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Jul 2, 2019

21CM Cryopreservation Eval Page Foundation

Posted by in categories: biotech/medical, cryonics, life extension, neuroscience

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21st Century Medicine (21CM) is a cryobiology research company whose core mission is to develop a cryopreservation protocol sufficiently benign that whole, donated human organs could be vitrified (stored below −130 degrees Celsius without ice formation) and rewarmed when needed for transplantation –an incredibly ambitious goal that has so far eluded medical researchers. 21CM’s scientists are the original pioneers of whole organ vitrification and have been diligently working on the technique for decades. A significant milestone of their progress toward that goal is their demonstration work on rabbit kidneys. Two of their most relevant publications are “Cryopreservation of organs by vitrification: perspectives and recent advances” (Fahy, Wowk, Wu, Phan, Rasch, Chang & Zendejas 2004) and “Physical and biological aspects of renal vitrification” (Fahy, Wowk, Pagotan, Chang, Phan, Thomson & Phan 2009). These papers are a fantastic resource for anyone interested in just how difficult it is to cryopreserve large organs (and by extension whole animals) for long-term storage with the intent on later recovery of biological function. In short, it is incredibly difficult but progress is slowly being made.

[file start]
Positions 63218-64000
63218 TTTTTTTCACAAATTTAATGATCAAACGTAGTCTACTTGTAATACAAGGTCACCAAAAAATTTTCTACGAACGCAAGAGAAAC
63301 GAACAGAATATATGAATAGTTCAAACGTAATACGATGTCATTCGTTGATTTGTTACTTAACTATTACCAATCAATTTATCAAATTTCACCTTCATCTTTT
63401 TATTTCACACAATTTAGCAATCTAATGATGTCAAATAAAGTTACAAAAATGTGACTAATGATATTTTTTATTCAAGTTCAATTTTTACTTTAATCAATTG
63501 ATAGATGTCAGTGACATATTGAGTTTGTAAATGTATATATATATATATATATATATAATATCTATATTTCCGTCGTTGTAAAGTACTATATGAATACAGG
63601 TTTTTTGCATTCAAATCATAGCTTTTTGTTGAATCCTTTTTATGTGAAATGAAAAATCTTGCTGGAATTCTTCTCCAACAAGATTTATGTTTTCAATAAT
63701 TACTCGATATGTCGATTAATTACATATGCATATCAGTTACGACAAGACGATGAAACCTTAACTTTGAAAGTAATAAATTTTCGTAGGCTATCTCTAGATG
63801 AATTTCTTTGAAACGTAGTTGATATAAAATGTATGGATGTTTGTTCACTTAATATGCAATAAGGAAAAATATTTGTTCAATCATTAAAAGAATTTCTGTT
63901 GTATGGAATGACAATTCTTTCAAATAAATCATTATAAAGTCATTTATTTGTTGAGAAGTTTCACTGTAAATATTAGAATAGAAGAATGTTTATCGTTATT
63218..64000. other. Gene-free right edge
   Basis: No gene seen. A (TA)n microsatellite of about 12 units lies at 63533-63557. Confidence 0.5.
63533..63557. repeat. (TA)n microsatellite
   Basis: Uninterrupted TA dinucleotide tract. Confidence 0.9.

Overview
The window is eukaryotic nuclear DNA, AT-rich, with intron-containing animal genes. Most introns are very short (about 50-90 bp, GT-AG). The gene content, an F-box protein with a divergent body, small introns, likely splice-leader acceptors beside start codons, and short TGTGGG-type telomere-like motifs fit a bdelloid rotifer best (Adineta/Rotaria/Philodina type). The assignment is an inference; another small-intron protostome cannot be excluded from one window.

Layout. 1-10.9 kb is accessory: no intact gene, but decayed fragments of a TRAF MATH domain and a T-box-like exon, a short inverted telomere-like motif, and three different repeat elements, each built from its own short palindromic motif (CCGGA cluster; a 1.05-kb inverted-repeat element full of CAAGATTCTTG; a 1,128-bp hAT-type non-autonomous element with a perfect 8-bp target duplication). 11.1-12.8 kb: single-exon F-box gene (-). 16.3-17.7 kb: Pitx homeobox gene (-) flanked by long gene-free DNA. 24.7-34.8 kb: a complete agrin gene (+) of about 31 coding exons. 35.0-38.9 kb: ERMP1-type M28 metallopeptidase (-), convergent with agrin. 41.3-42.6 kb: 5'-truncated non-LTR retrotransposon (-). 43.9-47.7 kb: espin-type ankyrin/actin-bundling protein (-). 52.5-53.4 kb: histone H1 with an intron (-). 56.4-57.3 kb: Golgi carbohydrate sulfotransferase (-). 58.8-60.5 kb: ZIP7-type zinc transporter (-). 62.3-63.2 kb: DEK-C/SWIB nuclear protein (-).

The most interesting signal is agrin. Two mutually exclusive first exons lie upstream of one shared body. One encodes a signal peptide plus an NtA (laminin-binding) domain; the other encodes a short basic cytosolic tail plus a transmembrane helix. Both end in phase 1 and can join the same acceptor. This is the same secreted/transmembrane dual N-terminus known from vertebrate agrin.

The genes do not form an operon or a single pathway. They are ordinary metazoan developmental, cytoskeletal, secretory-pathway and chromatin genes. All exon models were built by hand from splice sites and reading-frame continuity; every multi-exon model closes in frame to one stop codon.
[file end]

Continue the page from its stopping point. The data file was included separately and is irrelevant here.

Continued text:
The state-of-the-art whole organ vitrification techniques developed by 21CM are the basis of the human cryopreservation protocols used by some cryonics companies (e.g. Alcor). This is made clear in Alcor’s 2004 publication in the New York Academy of Sciences “The Arrest of Biological Time as a Bridge to Engineered Negligible Senescence” (Lemler, Harris, Platt & Huffman 2004).

21CM has been an official competitor in our Brain Preservation Prize competition since 2012. They actually have two separate preservation techniques competing for our prize: the “straight” cryopreservation\cryonics technique described on this page, and a radically new technique called “Aldehyde Stabilized Cryopreservation” (ASC), described on a separate page,which they developed to overcome the “tissue shrinkage” issues described on this page and to optimize ultrastructure preservation at the expense of viability.

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